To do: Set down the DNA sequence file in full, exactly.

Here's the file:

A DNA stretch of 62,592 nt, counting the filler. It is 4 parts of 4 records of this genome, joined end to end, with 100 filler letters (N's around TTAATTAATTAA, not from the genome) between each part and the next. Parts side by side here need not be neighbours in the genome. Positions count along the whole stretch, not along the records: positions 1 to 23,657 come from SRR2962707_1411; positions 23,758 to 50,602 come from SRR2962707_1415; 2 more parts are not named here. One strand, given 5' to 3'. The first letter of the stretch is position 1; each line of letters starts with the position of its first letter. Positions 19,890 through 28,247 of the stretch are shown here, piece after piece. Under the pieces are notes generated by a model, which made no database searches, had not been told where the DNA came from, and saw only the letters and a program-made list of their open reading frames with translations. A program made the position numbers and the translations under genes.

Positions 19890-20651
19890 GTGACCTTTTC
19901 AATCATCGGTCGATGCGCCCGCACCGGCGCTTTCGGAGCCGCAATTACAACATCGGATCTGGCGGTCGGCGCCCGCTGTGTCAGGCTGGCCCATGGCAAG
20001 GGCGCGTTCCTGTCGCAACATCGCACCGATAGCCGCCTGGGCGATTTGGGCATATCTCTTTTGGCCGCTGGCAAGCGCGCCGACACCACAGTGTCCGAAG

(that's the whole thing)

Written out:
A DNA stretch of 62,592 nt, counting the filler. It is 4 parts of 4 records of this genome, joined end to end, with 100 filler letters (N's around TTAATTAATTAA, not from the genome) between each part and the next. Parts side by side here need not be neighbours in the genome. Positions count along the whole stretch, not along the records: positions 1 to 23,657 come from SRR2962707_1411; positions 23,758 to 50,602 come from SRR2962707_1415; 2 more parts are not named here. One strand, given 5' to 3'. The first letter of the stretch is position 1; each line of letters starts with the position of its first letter. Positions 19,890 through 28,247 of the stretch are shown here, piece after piece. Under the pieces are notes generated by a model, which made no database searches, had not been told where the DNA came from, and saw only the letters and a program-made list of their open reading frames with translations. A program made the position numbers and the translations under genes.

Positions 19890-20651
19890 GTGACCTTTTC
19901 AATCATCGGTCGATGCGCCCGCACCGGCGCTTTCGGAGCCGCAATTACAACATCGGATCTGGCGGTCGGCGCCCGCTGTGTCAGGCTGGCCCATGGCAAG
20001 GGCGCGTTCCTGTCGCAACATCGCACCGATAGCCGCCTGGGCGATTTGGGCATATCTCTTTTGGCCGCTGGCAAGCGCGCCGACACCACAGTGTCCGAAG